Central Kurile Islands
The Kurile Islands
Northern Kuriles | Central Kuriles | Southern Kuriles
||The Central Kurile Islands consists of Simushir, Ketoi, Ushishir, Rasshua, Matua, Raikoke, and Lovushky islands. The volcanoes of the Central Kurile Islands are:
|This photo looks north along the volcanoes of Simushir Island. The flooded sooma volcano of Urataman forms the north end of the island. Prevo Peak is just south of the center of the island. Zavaritzki Caldera is cloud-free and can be seen on the west (left) side of the island. Milne, partially obscured by clouds, forms part of the south end of the island.|
|The central and northern parts of the island of Simushir are shown in this photograph from the Space Shuttle. The snow-covered cone of Urataman, a somma volcano, forms the north end of the island. Prevo Peak is south of Urataman (near the center of the photo, just above the cloud bands). The area near Zavaritzki Caldera can be seen through a gap in the clouds. Both Prevo Peak and Zavaritzki Caldera have erupted in historic time.|
Two historic eruptions of Zavaritzki occurred in 1923 and 1957, both at the north end of the crater lake. The 1957 eruption (VEI=3) was explosive and was accompanied by lava flows and the growth of a dome.
Ushishur is a caldera with historic eruptions in 1710, 1769, and 1884. The 1769 eruption was submarine and from a vent near the center of the caldera bay. This eruption also formed a lava dome. An eruption in 7450 BC. Was associated with caldera collapse.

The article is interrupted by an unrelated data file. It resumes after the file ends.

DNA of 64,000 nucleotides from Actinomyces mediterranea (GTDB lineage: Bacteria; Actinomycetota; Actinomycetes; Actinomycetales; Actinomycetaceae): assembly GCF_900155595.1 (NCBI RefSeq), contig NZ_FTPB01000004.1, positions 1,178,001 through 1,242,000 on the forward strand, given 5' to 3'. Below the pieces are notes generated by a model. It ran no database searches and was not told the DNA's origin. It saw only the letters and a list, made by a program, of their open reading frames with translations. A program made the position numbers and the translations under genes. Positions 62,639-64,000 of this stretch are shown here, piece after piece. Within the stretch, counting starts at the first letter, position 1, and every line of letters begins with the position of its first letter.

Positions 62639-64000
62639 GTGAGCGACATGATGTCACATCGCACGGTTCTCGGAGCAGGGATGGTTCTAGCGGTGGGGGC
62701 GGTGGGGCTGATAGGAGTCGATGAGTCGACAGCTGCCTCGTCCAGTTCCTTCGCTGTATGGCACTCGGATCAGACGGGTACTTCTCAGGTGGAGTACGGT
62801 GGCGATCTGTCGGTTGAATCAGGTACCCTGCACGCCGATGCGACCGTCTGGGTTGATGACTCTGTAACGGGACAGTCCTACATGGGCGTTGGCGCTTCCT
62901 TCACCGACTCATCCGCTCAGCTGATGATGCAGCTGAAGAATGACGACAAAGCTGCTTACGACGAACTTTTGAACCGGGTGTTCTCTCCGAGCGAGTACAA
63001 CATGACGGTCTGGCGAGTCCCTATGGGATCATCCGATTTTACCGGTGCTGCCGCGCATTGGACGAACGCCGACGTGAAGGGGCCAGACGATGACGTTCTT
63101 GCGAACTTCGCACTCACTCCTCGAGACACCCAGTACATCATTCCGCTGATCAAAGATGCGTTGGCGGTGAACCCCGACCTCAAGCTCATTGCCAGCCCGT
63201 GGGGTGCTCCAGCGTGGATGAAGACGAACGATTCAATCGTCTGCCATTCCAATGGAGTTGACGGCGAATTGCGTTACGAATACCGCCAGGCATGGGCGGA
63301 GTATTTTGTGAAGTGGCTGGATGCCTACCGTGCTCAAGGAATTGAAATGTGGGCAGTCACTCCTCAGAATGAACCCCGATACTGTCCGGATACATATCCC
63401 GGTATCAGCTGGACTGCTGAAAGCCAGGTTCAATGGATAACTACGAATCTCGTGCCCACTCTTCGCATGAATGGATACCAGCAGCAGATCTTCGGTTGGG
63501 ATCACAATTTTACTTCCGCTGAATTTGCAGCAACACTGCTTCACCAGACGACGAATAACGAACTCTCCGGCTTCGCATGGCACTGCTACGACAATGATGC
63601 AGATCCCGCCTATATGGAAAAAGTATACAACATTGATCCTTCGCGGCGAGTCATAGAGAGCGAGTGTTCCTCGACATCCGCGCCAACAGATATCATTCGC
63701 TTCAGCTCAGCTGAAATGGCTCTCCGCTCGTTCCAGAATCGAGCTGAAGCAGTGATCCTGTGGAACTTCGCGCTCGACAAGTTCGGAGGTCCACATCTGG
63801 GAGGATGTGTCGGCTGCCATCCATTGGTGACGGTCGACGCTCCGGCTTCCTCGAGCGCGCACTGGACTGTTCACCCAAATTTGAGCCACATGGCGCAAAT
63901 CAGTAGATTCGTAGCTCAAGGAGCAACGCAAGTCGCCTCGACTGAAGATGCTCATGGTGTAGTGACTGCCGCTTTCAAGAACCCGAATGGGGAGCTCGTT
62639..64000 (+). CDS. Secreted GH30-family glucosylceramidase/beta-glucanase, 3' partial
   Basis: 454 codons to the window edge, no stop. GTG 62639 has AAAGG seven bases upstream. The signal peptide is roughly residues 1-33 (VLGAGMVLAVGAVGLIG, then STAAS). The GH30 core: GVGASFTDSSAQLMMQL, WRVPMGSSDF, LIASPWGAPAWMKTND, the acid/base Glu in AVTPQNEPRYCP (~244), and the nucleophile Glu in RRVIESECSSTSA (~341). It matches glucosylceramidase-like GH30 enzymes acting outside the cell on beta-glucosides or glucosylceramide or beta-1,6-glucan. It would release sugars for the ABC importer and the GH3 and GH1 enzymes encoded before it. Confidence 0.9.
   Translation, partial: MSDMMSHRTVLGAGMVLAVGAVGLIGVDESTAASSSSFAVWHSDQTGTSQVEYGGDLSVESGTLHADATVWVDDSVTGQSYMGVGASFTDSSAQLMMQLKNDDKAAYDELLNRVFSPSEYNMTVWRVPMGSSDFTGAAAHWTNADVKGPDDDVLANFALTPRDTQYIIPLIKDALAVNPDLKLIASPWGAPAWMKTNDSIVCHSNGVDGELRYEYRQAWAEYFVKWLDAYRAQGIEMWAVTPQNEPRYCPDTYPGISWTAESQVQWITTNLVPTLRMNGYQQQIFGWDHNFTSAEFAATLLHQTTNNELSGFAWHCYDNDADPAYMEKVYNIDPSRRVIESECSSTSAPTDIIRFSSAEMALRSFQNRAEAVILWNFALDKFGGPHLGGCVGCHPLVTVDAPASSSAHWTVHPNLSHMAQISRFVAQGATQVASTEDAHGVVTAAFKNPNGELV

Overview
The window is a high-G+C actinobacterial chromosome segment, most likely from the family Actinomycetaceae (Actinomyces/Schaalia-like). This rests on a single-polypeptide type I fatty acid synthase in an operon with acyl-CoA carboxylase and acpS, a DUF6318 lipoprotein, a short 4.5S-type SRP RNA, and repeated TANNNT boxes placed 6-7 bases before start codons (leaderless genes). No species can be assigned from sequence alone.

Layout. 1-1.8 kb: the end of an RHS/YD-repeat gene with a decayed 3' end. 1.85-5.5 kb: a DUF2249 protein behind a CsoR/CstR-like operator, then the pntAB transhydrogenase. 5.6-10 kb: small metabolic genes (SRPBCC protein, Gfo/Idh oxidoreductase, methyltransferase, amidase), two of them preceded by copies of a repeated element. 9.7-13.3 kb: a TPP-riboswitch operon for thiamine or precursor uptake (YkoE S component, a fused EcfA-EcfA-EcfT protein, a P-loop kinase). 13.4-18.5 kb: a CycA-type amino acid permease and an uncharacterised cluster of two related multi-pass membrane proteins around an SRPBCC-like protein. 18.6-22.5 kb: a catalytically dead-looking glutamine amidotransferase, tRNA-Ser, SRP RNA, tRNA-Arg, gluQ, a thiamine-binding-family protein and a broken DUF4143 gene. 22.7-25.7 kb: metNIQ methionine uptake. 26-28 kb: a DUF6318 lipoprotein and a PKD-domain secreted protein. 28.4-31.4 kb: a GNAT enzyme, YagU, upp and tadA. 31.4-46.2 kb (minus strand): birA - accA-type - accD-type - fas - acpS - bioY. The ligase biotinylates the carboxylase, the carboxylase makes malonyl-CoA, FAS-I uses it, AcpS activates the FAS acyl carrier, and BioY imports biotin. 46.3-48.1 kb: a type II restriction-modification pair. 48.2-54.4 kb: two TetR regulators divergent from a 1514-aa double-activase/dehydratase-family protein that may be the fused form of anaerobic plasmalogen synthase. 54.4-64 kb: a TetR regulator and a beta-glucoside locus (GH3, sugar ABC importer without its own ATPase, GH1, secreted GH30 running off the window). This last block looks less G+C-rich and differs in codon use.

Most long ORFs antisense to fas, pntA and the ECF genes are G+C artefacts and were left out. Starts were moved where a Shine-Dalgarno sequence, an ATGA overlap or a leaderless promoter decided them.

Sarychev Peak, a stratovolcano, is the most active volcanoes in the Kurile Islands. Sarychev Peak erupted at least 14 times between 1765 and 1989. The largest eruption (VEI=4) was in 1924. Most eruptions are moderate to moderate-large (VEI=2-3) and explosive. An eruption in 1960, the last major eruption, produced a 3 mile (5 km) high ash cloud. An eruption in 1964 lasted only 6 minutes.
Raikoke is a stratovolcano with eruptions in 1765, 1778, and 1924. The last two eruption were large with VEI of 4 or greater. The bombs from the 1778 eruption caused 15 fatalities and prompted the first volcanological study of the Kurile Islands.